History of Light Therapy

Light therapy has been used for thousands of years.

Even before ancient cultures understood the science of the sun and its light rays, they understood it was special. They recognized it, and in many cases deified it, as the bringer of life and energy for the planet. Stonehenge is widely thought to be a site of sun worship; ancient Greeks built roofless buildings to expose themselves to light.

Modern PhotoMedicine

In modern science, the earliest work in studying light was by Niels Ryberg Finsen in the late 19th century. Awarded the Nobel prize for his work in 1903, his was the first device that generated artificial sunlight to treat several conditions.

Three decades later, a lack of vitamin D, normally produced by the skin’s exposure to sunlight, was identified as the cause of Rickets, a disorder that weakens and softens the bones. In the 1950s, Eastern European researchers began publishing case reports “soft” laser light helped relieve arthritis pain with Endre Mester of Hungary demonstrating the first early tests of laser phototherapy.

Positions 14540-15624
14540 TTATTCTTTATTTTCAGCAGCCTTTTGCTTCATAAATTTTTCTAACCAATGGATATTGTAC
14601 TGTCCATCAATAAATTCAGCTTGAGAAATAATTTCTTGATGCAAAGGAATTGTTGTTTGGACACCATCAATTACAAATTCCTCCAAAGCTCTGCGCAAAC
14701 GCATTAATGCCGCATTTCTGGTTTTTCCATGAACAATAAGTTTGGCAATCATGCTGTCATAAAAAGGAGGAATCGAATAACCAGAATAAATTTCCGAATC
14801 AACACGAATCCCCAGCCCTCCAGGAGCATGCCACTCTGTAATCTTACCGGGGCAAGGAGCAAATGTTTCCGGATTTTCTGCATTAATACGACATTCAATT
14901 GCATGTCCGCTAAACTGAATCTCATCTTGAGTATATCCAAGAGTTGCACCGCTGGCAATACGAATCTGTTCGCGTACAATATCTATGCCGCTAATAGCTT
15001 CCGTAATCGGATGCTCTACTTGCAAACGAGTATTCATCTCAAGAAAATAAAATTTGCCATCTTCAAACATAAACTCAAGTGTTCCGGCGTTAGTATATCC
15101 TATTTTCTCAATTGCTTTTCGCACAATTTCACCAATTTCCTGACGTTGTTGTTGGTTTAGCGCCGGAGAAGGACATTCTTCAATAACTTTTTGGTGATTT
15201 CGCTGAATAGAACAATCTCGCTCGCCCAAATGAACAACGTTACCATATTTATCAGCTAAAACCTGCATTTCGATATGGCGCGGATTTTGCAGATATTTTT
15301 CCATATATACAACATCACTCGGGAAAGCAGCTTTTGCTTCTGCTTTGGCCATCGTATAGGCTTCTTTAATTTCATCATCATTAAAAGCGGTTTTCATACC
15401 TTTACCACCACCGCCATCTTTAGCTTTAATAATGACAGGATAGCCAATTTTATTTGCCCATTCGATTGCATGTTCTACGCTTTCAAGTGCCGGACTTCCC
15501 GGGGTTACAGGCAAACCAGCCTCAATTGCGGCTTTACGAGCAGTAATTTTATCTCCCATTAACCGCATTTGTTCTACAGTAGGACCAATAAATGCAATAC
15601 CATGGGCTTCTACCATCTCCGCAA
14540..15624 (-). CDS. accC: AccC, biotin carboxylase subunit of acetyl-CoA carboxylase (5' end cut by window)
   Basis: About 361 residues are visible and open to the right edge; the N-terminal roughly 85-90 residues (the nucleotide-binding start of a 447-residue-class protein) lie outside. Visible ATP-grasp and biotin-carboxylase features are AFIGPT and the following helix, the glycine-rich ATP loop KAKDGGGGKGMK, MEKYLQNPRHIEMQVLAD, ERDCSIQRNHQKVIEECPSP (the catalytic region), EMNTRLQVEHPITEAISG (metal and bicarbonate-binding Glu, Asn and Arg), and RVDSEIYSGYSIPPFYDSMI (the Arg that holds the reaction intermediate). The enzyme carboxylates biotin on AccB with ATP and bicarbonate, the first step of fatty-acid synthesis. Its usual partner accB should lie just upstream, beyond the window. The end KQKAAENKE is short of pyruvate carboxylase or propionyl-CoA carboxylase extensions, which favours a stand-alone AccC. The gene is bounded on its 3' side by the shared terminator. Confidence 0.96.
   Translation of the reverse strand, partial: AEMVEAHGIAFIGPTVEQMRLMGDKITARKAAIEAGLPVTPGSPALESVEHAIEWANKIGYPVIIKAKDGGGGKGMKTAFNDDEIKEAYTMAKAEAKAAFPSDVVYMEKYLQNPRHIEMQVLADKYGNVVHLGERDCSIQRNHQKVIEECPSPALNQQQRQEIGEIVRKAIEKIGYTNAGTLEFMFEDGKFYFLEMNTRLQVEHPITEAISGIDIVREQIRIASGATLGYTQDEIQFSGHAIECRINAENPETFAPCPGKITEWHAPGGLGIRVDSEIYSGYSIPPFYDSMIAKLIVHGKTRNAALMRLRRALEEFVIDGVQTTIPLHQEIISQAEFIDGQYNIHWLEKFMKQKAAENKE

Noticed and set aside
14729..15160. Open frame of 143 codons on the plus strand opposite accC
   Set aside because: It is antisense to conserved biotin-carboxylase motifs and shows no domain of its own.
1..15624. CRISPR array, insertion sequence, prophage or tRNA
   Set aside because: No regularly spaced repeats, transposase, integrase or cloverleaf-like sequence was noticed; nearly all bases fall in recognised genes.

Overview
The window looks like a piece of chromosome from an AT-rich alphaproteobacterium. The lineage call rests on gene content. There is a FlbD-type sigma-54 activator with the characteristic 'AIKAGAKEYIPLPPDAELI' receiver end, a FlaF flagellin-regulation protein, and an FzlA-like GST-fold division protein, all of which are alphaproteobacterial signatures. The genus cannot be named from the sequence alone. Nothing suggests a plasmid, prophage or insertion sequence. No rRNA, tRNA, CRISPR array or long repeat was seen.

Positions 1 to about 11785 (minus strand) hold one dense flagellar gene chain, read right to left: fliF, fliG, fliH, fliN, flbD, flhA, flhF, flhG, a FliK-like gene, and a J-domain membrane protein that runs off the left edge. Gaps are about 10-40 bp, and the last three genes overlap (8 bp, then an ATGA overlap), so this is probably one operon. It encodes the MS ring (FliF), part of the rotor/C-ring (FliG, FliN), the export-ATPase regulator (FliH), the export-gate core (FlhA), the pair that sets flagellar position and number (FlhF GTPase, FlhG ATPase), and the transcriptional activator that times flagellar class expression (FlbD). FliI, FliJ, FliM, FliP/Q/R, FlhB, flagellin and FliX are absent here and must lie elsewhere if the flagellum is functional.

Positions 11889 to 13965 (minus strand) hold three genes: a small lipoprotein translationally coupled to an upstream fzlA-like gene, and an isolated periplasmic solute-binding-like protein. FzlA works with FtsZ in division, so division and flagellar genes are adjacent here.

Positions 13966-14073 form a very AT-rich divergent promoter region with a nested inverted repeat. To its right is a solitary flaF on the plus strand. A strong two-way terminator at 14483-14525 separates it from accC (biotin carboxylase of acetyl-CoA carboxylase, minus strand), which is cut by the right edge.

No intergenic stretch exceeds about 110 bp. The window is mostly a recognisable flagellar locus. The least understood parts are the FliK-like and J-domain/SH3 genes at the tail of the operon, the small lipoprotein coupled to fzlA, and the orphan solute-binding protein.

Then in the early 1990s, NASA conducted a study using LED light, specifically to figure out how to help plants grow in space. The result was a new understanding of how light interacted with biology. Research soon turned to understanding light’s effect on animal and human cells, with astounding results.

Today, QBMI is conducting research that is pioneering a new direction for medical treatment in the areas of wound healing, oral mucositis and macular degeneration along with relieving chronic pain.

 

This website is intended for healthcare professionals and clinical researchers only. All of the treatments using LED phototherapy devices that are discussed on this website are in various stages of investigation and have not been approved by the FDA except where specifically stated.

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